QUESTION: What can that -- what can that tool though accomplish that the FBI or going after their bank accounts can't?

SHELTON: We know what their centers of gravity are. Some of those can be attacked by the other elements of our government. Some could be attacked by us. To tell the enemy that I've identified your center of gravity is not something I want to stand here and do. Thank you.

QUESTION: You've identified it though? There are centers of gravity the military can influence?

SHELTON: There are centers of gravity the military can have an influence on, and along with the others, we'll be using all of those tools to go after the organizations. And I say organizations because its not just one organization, it's many organizations.

QUESTION: Mr. Secretary, following up briefly on Bob's earlier question about timing, which you've made clear you're not going to answer -- (laughter) -- would it be -- would it be -- would it be safe to say --would it be safe to say that military force for the time being is taking a back seat to diplomacy and coalition-building?

RUMSFELD: Since we're not willing to discuss it, then it would not probably be safe to say anything.

QUESTION: Mr. Secretary.


QUESTION: You and the president have said that this is a declared war on terrorism, yet there are some things that the United States does when there is a declaration of war, things that people in uniform get by way of compensation and by way of national defense service medals, so on and so forth, that haven't kicked in yet. And there are people in uniform who are starting to ask even reporters what kind of war is this if we have to go all out, if we have to go into harm's way, yet these things that happen in time of war haven't happened yet?

RUMSFELD: That's true, because it's a distinctly different type of a campaign or effort. And as we move through it, we will be addressing those types of things. I mean, there are any number of other things that happen in terms of lines of responsibilities change, and in some instances we've addressed that and decided not to alter lines of responsibility because we think that they're -- probably for this circumstance, they're better the way they are. There are any number of things we're reviewing and in numerous -- as General Shelton said, numerous inter-agency processes.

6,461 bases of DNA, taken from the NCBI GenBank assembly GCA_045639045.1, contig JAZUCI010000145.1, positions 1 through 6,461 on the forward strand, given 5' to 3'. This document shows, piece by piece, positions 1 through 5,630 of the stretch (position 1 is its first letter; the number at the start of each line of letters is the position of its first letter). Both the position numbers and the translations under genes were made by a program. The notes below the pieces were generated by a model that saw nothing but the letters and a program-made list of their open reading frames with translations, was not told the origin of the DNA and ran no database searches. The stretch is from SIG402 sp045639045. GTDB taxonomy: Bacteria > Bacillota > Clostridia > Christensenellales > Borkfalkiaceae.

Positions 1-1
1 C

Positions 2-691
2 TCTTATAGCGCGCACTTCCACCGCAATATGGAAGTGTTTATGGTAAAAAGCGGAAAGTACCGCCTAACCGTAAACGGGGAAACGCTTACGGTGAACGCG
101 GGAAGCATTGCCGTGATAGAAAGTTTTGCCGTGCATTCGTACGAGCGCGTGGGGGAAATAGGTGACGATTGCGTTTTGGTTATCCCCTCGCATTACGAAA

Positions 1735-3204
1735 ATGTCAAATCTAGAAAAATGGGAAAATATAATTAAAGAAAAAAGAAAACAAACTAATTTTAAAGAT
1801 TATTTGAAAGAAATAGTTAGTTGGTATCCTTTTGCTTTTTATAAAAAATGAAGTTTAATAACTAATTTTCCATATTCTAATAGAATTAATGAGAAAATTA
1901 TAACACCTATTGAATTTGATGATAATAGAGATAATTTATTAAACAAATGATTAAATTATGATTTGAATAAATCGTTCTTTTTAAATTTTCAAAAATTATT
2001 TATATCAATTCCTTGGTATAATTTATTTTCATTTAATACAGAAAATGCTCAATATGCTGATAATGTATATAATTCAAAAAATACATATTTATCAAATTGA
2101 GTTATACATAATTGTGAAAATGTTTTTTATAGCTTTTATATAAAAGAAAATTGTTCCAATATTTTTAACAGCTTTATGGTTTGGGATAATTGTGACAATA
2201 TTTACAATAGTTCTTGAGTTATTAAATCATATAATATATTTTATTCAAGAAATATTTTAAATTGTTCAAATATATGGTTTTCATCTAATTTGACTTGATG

QUESTION: So it sounds like we're creeping into a state of war rather than jumping into a state of war.

RUMSFELD: Well, to characterize the administration's approach as measured I think would be correct. It is. We are determined to try to do this right, to put in place the capabilities and the architectures and the process that will enable us to proceed in an orderly way over a sustained period of time. We're trying to help the world understand what it is this is about, and it's new for them as well. And my impression is that you're right, we're not leaping into this, we're moving into it in a measured way.

(Cross talk.)

RUMSFELD: Excuse me, just --

SHELTON: If I could just add to that, Mr. Secretary, I -- from a military standpoint, you know, it is very easy, when you're faced with a crisis, to default automatically to the military, because we can move fast and we can do things that will show up well in the television or in a newspaper. On the other hand, if you really want to be effective, you have to understand that in some situations, such as the one that this country's faced with now, we have a lot of tools, and we'll be much more effective if we bring it all together and apply it at the enemy's center of gravity, to use Tony's words, as a multifaceted, multidimensional, because that's what it's going to take over time. And so not overreacting and going after it with just the military, in my military opinion, is the right way to do it.

QUESTION: So you're saying that bouncing the soil, dropping bombs at an inappropriate time can have a terribly negative impact on your overall goal? Is that what you're saying?

SHELTON: I think that what I am saying the effectiveness of a campaign against terrorism is best when you use all the tools available to you at the appropriate time and at the appropriate place. And that's what this government plans to do.

QUESTION: General Shelton, do you feel any personal frustration --

RUMSFELD: We'll make this the last question, and then -- for us. And then we're going to slip away, and then Charlie Abell is here who can respond to questions on the medal.

QUESTION: Do you feel a personal frustration that you're not going to be here to see this through to the end? This happened on your watch.

SHELTON: I guess the analogy that I would use is I feel like the quarterback of a football team that went out on the field, and he's behind by one touchdown, but he knows his team's going to come through and win. But you're in the first quarter and all of a sudden the coach sends a player out to tell you your eligibility just expired. (Laughter.) And, you know, I'd probably break down in tears, except that as I look over at the bench, I see an all-American quarterback that's suiting up getting ready to come in, and his name is Dick Myers. And he, along with the team, will go on to victory. So I feel very good about that.